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Plaid bemused by Labour councillors’ interest in views of farmers on planning

LABOUR councillors want to hear from farmers in Carmarthenshire about planning laws designed to help keep young people living in the countryside – a move which has “bemused” the Plaid Cymru administration.

Labour’s call comes ahead of a Plaid notice of motion at full council which questions the current approach in Wales, with particular reference to the One Planet Development policy.

This Wales-wide policy allows for some new homes in the countryside, based on a commitment to sustainable living, among other conditions.

The Plaid motion said the One Planet Development policy had resulted in considerable resentment by rural residents who find it difficult, if not impossible, to build a new home for younger generations on their land.

The motion calls for a review of the policy, and will be debated at a meeting on October 22.

Carmarthenshire Labour leader Cllr Rob James said: “We are very keen to hear from farmers who have experienced difficulties building a new property to hand over the farm to their children.

“We will ensure that the views of the farming community are heard by local and national Governments and that planning laws support the sustainability of rural communities.”

Cllr James, who leads the main opposition group, said only 21 One Planet Developments were approved in Wales between 2013 and 2019, compared to 251 properties defined as rural enterprise dwellings.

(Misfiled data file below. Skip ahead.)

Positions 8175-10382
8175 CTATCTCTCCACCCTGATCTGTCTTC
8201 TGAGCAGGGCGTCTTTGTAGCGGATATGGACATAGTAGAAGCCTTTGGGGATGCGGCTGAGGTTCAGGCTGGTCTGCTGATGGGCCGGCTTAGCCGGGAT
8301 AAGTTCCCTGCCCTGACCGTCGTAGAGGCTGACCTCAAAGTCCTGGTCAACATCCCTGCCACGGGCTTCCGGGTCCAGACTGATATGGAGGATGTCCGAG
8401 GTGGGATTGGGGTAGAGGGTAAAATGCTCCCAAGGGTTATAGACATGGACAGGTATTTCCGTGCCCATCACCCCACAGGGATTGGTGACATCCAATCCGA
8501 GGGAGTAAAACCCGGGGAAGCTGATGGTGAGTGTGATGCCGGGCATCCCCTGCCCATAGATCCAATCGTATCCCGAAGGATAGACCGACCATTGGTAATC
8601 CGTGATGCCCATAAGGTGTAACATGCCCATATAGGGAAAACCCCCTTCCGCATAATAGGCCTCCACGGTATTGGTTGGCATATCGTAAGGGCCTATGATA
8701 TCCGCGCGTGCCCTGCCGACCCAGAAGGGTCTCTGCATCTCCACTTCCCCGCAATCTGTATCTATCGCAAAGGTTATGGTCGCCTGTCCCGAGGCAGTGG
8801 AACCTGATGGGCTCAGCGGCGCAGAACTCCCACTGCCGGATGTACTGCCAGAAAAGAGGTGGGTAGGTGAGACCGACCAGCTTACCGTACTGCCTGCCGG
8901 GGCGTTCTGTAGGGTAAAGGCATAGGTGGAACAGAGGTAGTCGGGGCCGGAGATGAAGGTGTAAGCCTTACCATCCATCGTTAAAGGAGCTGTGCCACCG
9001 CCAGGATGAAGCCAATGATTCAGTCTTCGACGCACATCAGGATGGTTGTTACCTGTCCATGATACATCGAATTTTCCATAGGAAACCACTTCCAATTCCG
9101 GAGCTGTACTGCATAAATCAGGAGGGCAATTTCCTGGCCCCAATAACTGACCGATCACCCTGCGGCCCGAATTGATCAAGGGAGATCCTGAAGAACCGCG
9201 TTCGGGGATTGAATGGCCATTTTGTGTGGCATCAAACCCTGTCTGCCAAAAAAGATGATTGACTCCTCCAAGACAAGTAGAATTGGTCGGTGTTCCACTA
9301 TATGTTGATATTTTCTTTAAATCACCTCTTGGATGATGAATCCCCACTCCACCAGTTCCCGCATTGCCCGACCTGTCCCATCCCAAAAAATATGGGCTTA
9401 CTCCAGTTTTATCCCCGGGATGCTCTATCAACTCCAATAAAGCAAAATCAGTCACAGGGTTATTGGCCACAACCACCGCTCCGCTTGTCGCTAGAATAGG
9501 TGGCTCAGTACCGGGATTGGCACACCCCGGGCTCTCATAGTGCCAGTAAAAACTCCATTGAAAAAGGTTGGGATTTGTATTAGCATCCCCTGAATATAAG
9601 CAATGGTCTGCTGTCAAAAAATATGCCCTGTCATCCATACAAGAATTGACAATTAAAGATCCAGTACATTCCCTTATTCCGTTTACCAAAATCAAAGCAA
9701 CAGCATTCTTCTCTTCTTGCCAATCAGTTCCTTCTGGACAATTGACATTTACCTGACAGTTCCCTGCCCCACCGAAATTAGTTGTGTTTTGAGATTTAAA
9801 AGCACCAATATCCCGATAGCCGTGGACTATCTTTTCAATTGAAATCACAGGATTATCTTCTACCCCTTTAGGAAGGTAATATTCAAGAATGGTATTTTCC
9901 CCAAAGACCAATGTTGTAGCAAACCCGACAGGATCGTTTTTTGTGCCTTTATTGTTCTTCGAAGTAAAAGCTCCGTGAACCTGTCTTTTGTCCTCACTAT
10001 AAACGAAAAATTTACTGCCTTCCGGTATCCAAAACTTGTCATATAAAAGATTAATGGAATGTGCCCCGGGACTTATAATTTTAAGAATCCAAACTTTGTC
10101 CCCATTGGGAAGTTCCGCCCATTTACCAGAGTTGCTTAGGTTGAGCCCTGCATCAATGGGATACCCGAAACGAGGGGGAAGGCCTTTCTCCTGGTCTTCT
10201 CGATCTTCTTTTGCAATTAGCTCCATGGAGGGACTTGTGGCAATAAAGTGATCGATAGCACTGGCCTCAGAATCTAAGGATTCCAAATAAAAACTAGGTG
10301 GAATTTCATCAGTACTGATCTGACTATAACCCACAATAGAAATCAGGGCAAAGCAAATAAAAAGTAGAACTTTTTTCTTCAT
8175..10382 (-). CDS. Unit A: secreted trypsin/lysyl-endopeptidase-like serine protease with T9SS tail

He added that Carmarthenshire Council have refused six of the seven applications that were turned down in Wales during this period.

According to Cllr James, the Welsh Government wants to encourage younger people manage farm businesses and permits the creation of a second home on an established farm to facilitate this.

His Labour colleague, Cllr Deryk Cundy, said: “We are a little taken aback to hear some politicians attacking the One Planet Development policy.”

“We are keen to ensure that we continue to protect our wonderful landscape, whilst supporting farmers to provide sustainable employment to young farmers in our area.”

Plaid councillor Alun Lenny, who chairs the planning committee, said Labour was “way behind the curve” on this issue.

“I’m bemused by Labour’s sudden show of concern for farmers and the rural communities,” he said.

The council, he said, has already consulted with farmers, agricultural businesses and rural communities during the preparation of Carmarthenshire’s new local development plan.

Cllr Lenny said the new plan should make it much easier for local people to set up a rural business and live on their own land, as long it’s approved by the Welsh Government.

He disputed Cllr James’s assertion about the permitting of a second home on an established farm, saying it wasn’t true.

Cllr Lenny said he felt the current regulations were “most restrictive”.

He added: “Plaid already knows what needs to be changed and through the new local development plan are already working towards enabling that change.”

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